March 17th is St. Patrick’s Day and if you’re not from Chicago it’s a big deal here! For starters we didn’t have school that day, and also the city dyes the Chicago River green! In grades K – 4th we spent the last 2 weeks focusing on not just fun Irish songs and dances, but a little history behind the holiday too!
Take a look!
Buy the unit & materials: https://www.teacherspayteachers.com/Product/All-About-Ireland-3072770
Why do we celebrate an Irish holiday in America?
I think it’s important for students of any age group to understand the why of what they’re learning. Especially with a silly holiday like St. Patrick’s, its context can sometimes be glossed over or not covered at all! The fact is, this holiday is more American than it is Irish, but it was celebrated by the Irish who immigrated to this country to remember their roots (and as rallying against anti-Irish discrimination) AJ+ sums it up quite nicely in this short video (HERE) Depending on the age group, I feel discussing ideas and themes like this are more important now than ever before. It’s not hard to touch on what the potato famine was (famine = language goal!) and if I were trying to tie it into social studies, this is the part of the lesson I would do it in. Also literacy tie-ins are readily available and can’t recommend the short novel “Nory Ryan’s Song” enough. These music activities are great for generating interest and appealing to multiple intelligence types while still staying on topic and giving context to the academic content you might be learning in other subjects.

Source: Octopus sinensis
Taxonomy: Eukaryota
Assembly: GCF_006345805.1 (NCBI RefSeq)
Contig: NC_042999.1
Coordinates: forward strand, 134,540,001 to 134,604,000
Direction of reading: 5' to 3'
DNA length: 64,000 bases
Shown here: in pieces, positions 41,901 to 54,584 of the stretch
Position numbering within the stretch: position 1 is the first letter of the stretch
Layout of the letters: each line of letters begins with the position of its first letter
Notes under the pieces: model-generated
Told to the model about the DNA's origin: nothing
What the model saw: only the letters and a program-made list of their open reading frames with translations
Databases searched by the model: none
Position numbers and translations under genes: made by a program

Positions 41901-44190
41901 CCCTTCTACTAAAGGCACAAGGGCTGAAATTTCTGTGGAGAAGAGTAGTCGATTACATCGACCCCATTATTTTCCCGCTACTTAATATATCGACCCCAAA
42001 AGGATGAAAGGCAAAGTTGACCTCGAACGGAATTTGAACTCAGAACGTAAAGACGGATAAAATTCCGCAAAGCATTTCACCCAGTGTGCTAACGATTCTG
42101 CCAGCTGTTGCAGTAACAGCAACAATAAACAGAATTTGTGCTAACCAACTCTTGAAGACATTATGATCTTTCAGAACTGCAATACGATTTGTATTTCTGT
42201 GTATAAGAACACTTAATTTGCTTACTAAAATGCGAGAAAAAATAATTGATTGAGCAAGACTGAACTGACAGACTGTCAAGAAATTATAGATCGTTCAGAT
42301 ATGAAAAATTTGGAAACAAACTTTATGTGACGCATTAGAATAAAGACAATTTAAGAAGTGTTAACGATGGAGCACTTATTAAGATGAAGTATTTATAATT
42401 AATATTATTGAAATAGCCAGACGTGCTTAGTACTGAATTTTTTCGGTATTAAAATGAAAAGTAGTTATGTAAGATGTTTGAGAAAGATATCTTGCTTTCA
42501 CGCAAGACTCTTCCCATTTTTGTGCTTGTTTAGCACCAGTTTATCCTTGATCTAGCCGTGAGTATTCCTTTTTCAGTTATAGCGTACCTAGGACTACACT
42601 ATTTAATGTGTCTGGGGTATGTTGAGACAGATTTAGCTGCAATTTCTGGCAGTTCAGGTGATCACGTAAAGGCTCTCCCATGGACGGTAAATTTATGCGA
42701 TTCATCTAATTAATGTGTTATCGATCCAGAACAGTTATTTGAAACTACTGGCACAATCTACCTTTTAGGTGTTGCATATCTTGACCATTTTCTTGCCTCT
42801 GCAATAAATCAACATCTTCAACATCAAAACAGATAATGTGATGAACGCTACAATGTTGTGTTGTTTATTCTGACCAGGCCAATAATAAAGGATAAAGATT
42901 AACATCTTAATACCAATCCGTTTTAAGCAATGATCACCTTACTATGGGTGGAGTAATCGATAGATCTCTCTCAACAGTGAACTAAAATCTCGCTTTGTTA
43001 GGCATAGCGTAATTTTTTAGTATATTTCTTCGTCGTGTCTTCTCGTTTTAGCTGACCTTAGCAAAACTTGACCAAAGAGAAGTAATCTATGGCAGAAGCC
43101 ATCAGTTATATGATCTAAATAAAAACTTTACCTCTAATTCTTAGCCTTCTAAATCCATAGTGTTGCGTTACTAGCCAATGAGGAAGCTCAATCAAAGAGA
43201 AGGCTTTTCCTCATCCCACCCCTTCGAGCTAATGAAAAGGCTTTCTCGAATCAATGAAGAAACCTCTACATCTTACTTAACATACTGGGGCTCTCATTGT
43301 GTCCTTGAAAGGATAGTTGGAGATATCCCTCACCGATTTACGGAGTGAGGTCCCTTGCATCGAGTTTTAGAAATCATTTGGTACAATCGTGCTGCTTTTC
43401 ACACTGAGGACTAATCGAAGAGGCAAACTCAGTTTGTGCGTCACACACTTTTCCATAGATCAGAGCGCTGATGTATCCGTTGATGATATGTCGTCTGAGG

It’s a fine thing to sing!
I have so many fun songs and games. A resource I used to make sure they were authentic was the Irish Traditional Music Archive (ITMA) and depending on the grade level we participated in these four activities.
- I’m a Little Leprechaun (link 1 or link 2)
- The Rattlin’ Bog (link)
- It’s a Fine Thing to Sing (link)
- Sean Nos Irish Dancing (link)
. You can see examples in the video at the top of this blog (or HERE) of several activities, but I want to go into detail about the traditional Irish Ballad, “It’s a Fine Thing to Sing” With the help of the ITMA I found a video which listed its source and managed to track it down to the school; which was really just me Googling it. I pulled up some pictures of it from Google Images and Google Maps, and it really helped my students make a real connection to the material they were learning. I emailed the school about possibly setting up a Skype meeting or email pen pals, but they never responded. I think adding all of these authentic and personal elements to the material you are teaching not only helps to make it relevant to the real world, but also helps them gain a stronger understanding of the history and roots of the holiday.